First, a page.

19 Jesus knew that they wanted to ask him, so he said to them, “Is this what you are asking yourselves, what I meant by saying, ‘A little while and you will not see me, and again a little while and you will see me’? 20 Truly, truly, I say to you, you will weep and lament, but the world will rejoice. You will be sorrowful, but your sorrow will turn into joy. 21 When a woman is giving birth, she has sorrow because her hour has come, but when she has delivered the baby, she no longer remembers the anguish, for joy that a human being has been born into the world. 22 So also you have sorrow now, but I will see you again, and your hearts will rejoice, and no one will take your joy from you. 23 In that day you will ask nothing of me. Truly, truly, I say to you, whatever you ask of the Father in my name, he will give it to you. 24 Until now you have asked nothing in my name. Ask, and you will receive, that your joy may be full.” – John 16:19-24 ESV
Seven times in just four verses, John records Jesus using the phrase, “a little while.” It is the Greek word mikron, and it refers to a small or brief space of time. Jesus basically told His disciples that it would not be much longer before He would be gone. But then He followed up that bit of bad news by assuring them that, in no time at all, they would see Him again. Rather than finding Jesus’ words encouraging, the disciples became further confused and increasingly anxious. They had no idea what He was talking about. He seemed to be speaking in riddles that left them with more questions than answers. And, while Jesus had so much more He wanted to share with them, He knew they lacked the mental and emotional bandwidth to handle it.
Jesus, always alert and aware of what was going on in His disciples’ hearts, heard them discussing among themselves.
“What does he mean by ‘a little while’? We do not know what he is talking about.” – John 16:18 ESV
They were afraid to admit their ignorance to Jesus, so they polled one another, hoping that one of them might have a clue as to what He was talking about. But Jesus, knowing that they were dying for an explanation, graciously answered the question they were too scared to ask.
Their confusion revolved around that little Greek word, mikron. They wanted to know just how long “a little while” was going to be. In other words, they were focused on the length of time, rather than on the events themselves and their subsequent outcome. How long would it be before they could no longer see Jesus? How much time did they have left? And then, how long would they have to wait before they could see Him again?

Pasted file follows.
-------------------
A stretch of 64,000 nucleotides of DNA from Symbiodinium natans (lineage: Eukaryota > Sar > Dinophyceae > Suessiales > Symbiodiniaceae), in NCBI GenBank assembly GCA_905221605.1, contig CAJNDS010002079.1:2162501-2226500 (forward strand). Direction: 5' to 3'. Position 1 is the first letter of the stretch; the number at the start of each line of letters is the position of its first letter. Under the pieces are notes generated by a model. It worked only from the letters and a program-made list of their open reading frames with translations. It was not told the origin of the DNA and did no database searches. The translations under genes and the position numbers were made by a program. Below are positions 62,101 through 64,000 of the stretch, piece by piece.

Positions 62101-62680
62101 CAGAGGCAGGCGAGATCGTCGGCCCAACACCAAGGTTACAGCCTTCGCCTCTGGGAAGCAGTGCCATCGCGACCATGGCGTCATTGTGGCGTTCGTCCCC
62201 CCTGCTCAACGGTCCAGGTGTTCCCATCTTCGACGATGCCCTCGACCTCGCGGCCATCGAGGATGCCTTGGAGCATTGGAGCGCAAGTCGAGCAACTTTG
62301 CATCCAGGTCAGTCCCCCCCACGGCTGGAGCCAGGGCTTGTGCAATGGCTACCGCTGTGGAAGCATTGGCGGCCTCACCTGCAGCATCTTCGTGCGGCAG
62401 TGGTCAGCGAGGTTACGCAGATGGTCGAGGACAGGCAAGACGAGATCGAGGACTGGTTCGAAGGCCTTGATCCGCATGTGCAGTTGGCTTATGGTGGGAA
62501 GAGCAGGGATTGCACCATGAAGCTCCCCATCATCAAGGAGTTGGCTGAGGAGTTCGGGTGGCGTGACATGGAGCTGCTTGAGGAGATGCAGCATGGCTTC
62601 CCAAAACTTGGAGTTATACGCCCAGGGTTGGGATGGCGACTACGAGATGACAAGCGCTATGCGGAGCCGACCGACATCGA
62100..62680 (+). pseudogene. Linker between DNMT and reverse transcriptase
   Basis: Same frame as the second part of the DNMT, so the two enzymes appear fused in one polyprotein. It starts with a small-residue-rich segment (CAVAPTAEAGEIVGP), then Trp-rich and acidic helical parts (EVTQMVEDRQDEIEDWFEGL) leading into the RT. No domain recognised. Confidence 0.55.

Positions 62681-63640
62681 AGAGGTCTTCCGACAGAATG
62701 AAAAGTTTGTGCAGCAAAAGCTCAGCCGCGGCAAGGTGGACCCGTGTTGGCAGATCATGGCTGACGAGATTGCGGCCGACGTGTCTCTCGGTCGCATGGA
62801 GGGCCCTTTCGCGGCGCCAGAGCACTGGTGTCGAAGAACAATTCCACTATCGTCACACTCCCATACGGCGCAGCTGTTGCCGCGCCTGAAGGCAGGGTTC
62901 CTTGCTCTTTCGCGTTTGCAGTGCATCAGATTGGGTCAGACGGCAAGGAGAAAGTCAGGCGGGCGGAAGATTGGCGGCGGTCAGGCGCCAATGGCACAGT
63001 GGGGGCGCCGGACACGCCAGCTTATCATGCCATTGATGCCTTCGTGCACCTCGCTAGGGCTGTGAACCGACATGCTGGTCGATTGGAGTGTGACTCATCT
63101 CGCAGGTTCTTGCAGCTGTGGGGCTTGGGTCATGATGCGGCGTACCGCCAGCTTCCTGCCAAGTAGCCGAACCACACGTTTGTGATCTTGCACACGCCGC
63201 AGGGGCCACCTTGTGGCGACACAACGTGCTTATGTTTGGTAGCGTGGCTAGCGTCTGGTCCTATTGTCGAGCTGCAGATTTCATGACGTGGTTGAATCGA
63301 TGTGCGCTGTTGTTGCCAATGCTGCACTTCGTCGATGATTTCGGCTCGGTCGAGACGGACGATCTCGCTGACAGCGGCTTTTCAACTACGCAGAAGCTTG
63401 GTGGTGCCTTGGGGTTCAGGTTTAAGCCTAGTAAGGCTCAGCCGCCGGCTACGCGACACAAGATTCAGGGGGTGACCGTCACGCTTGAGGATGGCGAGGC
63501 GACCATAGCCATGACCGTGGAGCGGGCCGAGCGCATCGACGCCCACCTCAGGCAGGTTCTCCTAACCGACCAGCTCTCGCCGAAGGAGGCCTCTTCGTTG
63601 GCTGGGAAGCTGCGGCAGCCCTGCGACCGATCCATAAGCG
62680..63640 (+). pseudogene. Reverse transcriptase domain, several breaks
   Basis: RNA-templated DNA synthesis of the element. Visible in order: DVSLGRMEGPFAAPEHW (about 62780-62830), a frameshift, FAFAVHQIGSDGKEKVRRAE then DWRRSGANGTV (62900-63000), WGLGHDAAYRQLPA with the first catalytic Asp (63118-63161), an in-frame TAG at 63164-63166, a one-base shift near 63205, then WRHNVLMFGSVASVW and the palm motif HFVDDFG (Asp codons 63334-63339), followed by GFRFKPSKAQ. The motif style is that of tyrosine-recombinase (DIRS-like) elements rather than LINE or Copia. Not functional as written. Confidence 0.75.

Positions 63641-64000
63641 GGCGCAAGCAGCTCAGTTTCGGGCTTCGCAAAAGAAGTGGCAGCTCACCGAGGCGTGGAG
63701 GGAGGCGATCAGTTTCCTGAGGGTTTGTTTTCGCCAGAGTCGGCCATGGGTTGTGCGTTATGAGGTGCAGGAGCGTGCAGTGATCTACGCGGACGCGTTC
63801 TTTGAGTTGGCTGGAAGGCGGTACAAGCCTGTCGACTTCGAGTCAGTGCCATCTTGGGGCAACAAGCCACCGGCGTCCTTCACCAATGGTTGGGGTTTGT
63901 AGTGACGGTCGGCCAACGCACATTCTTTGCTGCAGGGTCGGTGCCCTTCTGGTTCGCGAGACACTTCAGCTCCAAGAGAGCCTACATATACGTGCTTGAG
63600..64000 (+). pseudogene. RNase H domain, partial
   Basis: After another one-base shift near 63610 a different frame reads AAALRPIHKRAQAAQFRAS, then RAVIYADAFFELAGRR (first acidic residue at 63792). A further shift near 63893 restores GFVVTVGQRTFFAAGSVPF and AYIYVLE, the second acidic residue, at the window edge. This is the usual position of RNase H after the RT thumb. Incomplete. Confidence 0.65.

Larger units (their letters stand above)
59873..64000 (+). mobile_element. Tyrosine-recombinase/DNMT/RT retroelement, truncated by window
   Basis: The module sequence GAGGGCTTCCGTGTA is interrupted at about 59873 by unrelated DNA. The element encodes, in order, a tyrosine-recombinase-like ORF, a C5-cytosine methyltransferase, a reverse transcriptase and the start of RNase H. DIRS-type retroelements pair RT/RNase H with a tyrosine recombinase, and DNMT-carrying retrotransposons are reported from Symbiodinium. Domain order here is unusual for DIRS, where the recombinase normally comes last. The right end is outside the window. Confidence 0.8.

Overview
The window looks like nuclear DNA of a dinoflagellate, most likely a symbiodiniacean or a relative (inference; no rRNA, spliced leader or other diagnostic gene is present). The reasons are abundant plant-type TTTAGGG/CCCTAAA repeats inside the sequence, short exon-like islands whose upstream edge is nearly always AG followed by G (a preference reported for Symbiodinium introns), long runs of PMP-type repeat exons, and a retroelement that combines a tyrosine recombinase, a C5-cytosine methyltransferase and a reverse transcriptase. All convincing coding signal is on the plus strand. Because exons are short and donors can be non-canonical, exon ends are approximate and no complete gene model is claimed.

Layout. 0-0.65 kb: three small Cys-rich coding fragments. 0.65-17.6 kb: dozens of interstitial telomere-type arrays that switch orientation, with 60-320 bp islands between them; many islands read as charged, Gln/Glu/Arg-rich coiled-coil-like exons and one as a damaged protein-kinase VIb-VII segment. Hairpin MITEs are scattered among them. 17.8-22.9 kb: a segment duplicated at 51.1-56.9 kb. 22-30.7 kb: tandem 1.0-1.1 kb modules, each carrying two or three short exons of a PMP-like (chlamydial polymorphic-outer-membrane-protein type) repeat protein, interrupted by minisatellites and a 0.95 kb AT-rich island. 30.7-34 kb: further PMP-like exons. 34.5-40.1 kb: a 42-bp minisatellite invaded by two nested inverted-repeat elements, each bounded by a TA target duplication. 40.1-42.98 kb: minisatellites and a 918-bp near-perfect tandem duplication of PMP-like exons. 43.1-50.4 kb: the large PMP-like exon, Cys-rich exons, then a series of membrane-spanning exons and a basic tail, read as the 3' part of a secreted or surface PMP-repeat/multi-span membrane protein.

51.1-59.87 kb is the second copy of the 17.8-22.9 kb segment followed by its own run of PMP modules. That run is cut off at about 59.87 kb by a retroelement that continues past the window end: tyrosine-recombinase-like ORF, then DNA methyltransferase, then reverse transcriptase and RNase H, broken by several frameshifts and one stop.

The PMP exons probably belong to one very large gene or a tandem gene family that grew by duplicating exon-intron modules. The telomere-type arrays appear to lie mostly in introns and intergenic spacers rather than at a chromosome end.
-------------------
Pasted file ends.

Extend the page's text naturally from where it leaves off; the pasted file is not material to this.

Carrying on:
These men were stuck on an earthly plane, unable to see behind the veil and incapable of understanding the spiritual dimension of the moment. Jesus had already told them all that was going to take place in Jerusalem, but they had failed to grasp the significance of His words.
“See, we are going up to Jerusalem. And the Son of Man will be delivered over to the chief priests and scribes, and they will condemn him to death and deliver him over to the Gentiles to be mocked and flogged and crucified, and he will be raised on the third day.” – Matthew 20:18-19 ESV
Just two days before the Passover Festival was to begin, Jesus had reiterated the details concerning His fate to His disciples.
“You know that after two days the Passover is coming, and the Son of Man will be delivered up to be crucified.” – Matthew 26:2 ESV
And later, on the Mount of Olives, just outside of the walls of Jerusalem, Jesus would add another new twist to the pending proceedings.
“You will all fall away because of me this night. For it is written, ‘I will strike the shepherd, and the sheep of the flock will be scattered.’ But after I am raised up, I will go before you to Galilee.” – Matthew 26:31-32 ESV
Jesus had spoken to them about His death and resurrection, but the news appears to have gone in one ear and out the other. It had never fully registered with them. In fact, Matthew provides powerful proof that the disciples had failed to comprehend what Jesus had told them. It seems that immediately after Jesus had announced He would be delivered over to the chief priests and scribes, condemned to death, mocked, flogged, crucified, and raised on the third day, the mother of James and John approached Jesus with a request.
“Say that these two sons of mine are to sit, one at your right hand and one at your left, in your kingdom.” – Matthew 20:21 ESV
And the text reveals that these two brothers were standing right next to their mother when she made this request on their behalf. They were hoping for positions of power and prominence in Jesus’ earthly kingdom. They believed Him to be the Messiah and were fully expecting Him to rule as the King of Israel from David’s throne in Jerusalem. Nothing of what Jesus had said to them about His death and resurrection had sunk in. And now, as He revealed to them that time was running out and His death was at hand, they were still unable to get their minds around the epic nature of what was happening around them.
And Jesus breaks the news to them that things were going to get worse before they got better.
“I tell you the truth, you will weep and mourn over what is going to happen to me, but the world will rejoice.” – John 16:20 NLT
The unbelieving world, comprised of the Jewish religious leaders and all those former followers of Jesus who had turned their backs on Him, would rejoice over His death. But all those who believed Him to be the Messiah would weep and mourn because His death would be proof that they had been wrong. Their hopes would be dashed. Their eager anticipation that their Savior had come would die alongside Jesus as He hung on the cross.